Jacob Thomas to lead Collin County Bar Association’s Civil Litigation/Appellate Section for 2018-2019

Saunders, Walsh & Beard is very proud to announce that Jacob D. Thomas will be leading the Collin County Bar Association’s Civil Litigation/Appellate Section this year. Jacob, a Partner in the firm, will humbly endeavor to ensure the continued success of the Collin County Bar in serving its members and the Collin County community over the next year.

civil litigation, construction litigation, attorney, Collin County, McKinney
Jacob Thomas, Partner at Saunders, Walsh & Beard

Click here to read more about Jacob Thomas https://saunderswalsh.com/jacob/


City of Austin’s New Paid Sick Leave Ordinance May Apply to Collin County Employers

The City of Austin has become the first city in Texas to require private employers to provide paid sick leave to full time and part-time employees. By enacting a City Ordinance on February 16, 2018, Austin now requires most private sector employers to provide each worker up to 64 hours, or 8, eight-hour work days, of paid sick leave per year. Businesses with 15 or fewer employees benefit from a lower cap of 48 hours of paid sick leave per year. Sick leave is accrued at the rate of one hour for every 30 hours worked.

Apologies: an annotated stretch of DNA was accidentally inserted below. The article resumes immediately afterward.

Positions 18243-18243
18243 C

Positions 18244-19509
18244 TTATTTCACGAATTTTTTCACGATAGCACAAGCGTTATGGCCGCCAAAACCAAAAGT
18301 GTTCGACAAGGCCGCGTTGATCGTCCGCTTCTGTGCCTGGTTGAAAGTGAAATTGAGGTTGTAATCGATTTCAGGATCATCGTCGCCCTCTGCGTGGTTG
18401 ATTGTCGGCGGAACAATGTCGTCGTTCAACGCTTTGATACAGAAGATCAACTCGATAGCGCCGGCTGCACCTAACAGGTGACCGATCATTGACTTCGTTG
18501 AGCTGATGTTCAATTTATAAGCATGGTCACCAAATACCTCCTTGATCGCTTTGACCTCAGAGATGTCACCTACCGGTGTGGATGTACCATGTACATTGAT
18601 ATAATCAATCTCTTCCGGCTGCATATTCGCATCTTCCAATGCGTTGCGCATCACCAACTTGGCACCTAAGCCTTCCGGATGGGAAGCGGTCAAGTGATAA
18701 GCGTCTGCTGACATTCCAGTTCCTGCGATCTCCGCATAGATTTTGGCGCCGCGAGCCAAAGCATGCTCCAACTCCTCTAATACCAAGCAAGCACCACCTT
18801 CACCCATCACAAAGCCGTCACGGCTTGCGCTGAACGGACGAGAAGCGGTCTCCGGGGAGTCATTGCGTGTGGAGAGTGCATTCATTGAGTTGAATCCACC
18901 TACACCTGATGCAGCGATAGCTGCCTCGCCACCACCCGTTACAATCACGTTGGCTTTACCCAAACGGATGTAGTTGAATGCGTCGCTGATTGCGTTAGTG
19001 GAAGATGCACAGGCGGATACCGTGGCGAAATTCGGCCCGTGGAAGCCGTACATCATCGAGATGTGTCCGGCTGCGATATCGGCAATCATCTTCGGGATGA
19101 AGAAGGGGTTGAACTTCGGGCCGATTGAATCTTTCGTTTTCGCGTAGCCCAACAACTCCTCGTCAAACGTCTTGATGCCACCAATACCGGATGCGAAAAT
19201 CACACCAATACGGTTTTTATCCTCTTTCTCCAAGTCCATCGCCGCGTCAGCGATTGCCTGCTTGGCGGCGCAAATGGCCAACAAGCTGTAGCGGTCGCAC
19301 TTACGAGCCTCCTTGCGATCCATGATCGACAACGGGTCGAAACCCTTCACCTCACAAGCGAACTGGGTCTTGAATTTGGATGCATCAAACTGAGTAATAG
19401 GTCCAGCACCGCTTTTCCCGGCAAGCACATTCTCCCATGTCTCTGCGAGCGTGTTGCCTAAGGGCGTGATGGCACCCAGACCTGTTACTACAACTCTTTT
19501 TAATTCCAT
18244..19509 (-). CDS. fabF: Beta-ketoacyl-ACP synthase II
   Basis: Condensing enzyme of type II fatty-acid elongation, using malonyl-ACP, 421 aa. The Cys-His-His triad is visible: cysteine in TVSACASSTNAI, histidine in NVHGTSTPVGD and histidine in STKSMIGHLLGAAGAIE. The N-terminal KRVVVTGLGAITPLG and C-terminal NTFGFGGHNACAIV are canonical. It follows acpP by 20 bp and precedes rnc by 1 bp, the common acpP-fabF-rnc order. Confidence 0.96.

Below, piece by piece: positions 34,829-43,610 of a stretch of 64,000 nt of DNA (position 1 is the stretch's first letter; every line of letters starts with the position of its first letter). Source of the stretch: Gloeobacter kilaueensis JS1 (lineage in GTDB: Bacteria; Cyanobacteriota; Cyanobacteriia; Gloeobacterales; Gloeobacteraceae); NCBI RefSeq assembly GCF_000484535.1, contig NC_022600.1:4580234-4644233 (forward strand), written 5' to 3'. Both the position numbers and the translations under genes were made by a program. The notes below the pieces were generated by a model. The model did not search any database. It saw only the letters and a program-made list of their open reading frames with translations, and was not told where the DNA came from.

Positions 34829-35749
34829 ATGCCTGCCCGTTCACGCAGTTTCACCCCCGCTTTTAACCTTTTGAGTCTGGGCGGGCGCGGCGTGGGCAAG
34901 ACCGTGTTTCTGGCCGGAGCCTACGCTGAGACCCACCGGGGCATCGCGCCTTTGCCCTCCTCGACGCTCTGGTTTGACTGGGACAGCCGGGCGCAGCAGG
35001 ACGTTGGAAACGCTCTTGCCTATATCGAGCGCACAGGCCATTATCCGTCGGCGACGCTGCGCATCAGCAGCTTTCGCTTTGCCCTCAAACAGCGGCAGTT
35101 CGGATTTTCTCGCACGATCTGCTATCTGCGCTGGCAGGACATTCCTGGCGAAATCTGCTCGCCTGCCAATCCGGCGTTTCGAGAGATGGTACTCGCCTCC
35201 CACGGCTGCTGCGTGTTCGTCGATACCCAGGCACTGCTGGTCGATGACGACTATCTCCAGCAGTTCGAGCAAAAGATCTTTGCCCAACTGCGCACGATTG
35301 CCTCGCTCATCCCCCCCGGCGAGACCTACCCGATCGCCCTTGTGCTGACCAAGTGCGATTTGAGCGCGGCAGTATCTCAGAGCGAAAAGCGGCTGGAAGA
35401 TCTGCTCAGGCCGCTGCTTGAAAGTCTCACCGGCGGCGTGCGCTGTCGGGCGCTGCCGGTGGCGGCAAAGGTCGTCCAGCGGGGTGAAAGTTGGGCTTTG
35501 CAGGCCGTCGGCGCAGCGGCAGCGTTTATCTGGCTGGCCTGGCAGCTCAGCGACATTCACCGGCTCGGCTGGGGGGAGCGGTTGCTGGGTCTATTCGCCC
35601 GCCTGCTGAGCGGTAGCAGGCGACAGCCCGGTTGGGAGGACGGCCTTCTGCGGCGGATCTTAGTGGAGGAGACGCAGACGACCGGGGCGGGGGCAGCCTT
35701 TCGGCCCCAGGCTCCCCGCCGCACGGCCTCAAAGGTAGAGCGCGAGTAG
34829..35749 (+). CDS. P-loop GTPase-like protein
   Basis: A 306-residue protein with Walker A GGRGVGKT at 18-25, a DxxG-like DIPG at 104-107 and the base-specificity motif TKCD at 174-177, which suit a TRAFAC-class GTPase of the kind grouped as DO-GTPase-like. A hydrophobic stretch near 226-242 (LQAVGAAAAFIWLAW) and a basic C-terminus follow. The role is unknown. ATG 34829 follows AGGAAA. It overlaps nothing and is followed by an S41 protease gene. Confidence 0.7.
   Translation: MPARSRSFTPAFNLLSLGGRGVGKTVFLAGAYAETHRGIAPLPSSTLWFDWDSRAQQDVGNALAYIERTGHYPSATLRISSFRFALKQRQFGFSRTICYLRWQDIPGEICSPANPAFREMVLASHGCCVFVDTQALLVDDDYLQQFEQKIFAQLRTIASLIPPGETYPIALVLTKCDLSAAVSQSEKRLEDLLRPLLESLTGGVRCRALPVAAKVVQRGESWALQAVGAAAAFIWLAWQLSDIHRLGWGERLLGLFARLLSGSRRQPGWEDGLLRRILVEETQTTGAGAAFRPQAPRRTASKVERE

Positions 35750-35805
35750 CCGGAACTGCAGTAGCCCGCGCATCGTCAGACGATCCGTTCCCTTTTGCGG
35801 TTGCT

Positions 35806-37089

You may say, so what, that is Austin. My business is not located in Austin, so the Ordinance does not apply to me. However, the location of your business is not the sole determining factor in whether the Ordinance applies to your business. If you have any employees, full-time or part-time, who work in Austin more than 80 hours per calendar year, the Ordinance applies to you and each employee working in Austin more than 80 hours per year will be entitled to paid leave.

Other key provisions of the Ordinance include:

  • Existing sick leave or PTO policies may satisfy the Ordinance so long as they provide benefits that are as generous as those provided in the Ordinance;
  • Employers are required to post notice of the sick leave accrual program; and
  • Retaliation against employees exercising their rights under the Ordinance is prohibited. program.

Because of this recently enacted Ordinance, which will take effect on October 1, 2018, any company with employees working more than 80 hours per year in Austin should seek counsel to ensure their current sick and PTO policies and practices fully comply with the new requirements.



Brantley Saunders Named 2016 Texas Super Lawyer


Congratulations to J. Brantley Saunders, a founding partner of Saunders, Walsh & Beard, for being selected for inclusion in the 2016 Texas Super Lawyers.